It was the big agreement in the last international talks of peace on Syria. A temporal truce in Homs to allow the besieged civilians, women and children, could leave and go to safer areas. But the agreement proved to be as difficult as the talks themselves. The truce was not kept. There were attacks during the evacuation. Nevertheless over 700 people emerged from the besieged area of the city towards the unknown, hoping to find some help provided by the UN.
Some refuse to leave out of fear of a massacre on the rebels and men that would stay under siege. This selective end of the siege only for some of the inhabitants of the area raises suspicions among the population. Some would remember Srebrenica in Bosnia, during the Balkans War when the Serbians evacuated all the women and children from the occupied city, but they kept the Bosnian muslim men and young boys and massacred them in one of the worst mass killings of the last century after the WWII. We have to hope that the UN has learned the lesson of Srebrenica, and won’t allow to happen again in Syria.
The situation is different in Homs, because the area is under siege, not occupied yet, and inside there are rebels.
But the suffering for the civilians are the same. A siege is a siege. The images of the people emerging from those neighbourhoods of Homs with their belongings in bags walking amid the destruction reminded me the images of people being evacuated from Vukovar in Croatia by the Serbian forces during the Balkans War after a long siege. Same lines of devastated people, same destruction everywhere. The horrors of the war. At least the evacuated in Homs are being received by the UN humanitarian workers and not conducted by the besiegers as happened to the citizens of Vukovar.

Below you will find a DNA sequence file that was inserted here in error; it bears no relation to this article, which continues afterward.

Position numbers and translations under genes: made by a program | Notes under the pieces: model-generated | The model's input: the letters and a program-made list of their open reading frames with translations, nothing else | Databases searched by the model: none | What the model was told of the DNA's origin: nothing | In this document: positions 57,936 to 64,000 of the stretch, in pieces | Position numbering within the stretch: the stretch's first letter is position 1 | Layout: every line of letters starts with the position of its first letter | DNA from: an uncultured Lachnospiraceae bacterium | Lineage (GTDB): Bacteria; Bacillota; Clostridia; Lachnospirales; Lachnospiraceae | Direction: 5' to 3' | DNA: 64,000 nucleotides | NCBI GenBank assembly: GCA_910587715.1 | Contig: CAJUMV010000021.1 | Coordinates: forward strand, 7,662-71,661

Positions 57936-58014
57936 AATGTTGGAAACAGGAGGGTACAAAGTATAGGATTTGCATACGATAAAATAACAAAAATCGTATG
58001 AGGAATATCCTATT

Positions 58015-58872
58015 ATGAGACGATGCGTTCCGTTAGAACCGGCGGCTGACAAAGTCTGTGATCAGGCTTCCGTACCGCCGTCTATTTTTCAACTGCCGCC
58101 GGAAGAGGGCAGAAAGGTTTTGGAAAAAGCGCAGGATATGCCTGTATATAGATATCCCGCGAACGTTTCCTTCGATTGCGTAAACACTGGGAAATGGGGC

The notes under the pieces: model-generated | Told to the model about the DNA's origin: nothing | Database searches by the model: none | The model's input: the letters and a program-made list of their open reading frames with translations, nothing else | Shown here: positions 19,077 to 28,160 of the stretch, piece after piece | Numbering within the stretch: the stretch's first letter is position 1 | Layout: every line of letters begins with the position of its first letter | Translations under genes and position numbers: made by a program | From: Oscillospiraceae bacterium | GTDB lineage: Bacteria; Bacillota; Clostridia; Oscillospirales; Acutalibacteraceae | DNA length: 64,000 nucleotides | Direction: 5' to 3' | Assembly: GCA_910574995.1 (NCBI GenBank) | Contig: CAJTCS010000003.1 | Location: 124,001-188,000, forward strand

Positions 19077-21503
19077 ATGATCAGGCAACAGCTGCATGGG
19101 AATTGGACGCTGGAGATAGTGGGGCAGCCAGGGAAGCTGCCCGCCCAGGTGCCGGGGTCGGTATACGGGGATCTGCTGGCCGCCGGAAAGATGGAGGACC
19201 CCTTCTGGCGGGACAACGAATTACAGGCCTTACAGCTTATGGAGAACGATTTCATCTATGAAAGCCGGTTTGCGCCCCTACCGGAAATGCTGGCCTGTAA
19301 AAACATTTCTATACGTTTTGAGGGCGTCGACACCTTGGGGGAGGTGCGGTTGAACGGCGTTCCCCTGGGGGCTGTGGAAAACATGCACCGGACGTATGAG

Homs has suffered greatly after a year and a half of siege. The city is mostly destroyed. Citizens in the besieged area are suffering above all of hunger, as denounced an orthodox priest in a YouTube video posted recently. He said that people can’t find food and there is nothing harder than see people in the streets looking for food for their children. He also said that another big problem is find a medical treatment for ailing people. According to other witnesses many people survive eating grass and weeds.
The suffering is not finished. The siege continues for many people.
Let’s see what happens when the selective evacuation of the besieged area of Homs finishes. Violent fighting, a wave of indiscriminate attacks or a move to enter and occupy the area by the government forces could be some possible consequences.
Syrian Arab Red Crescent
women and children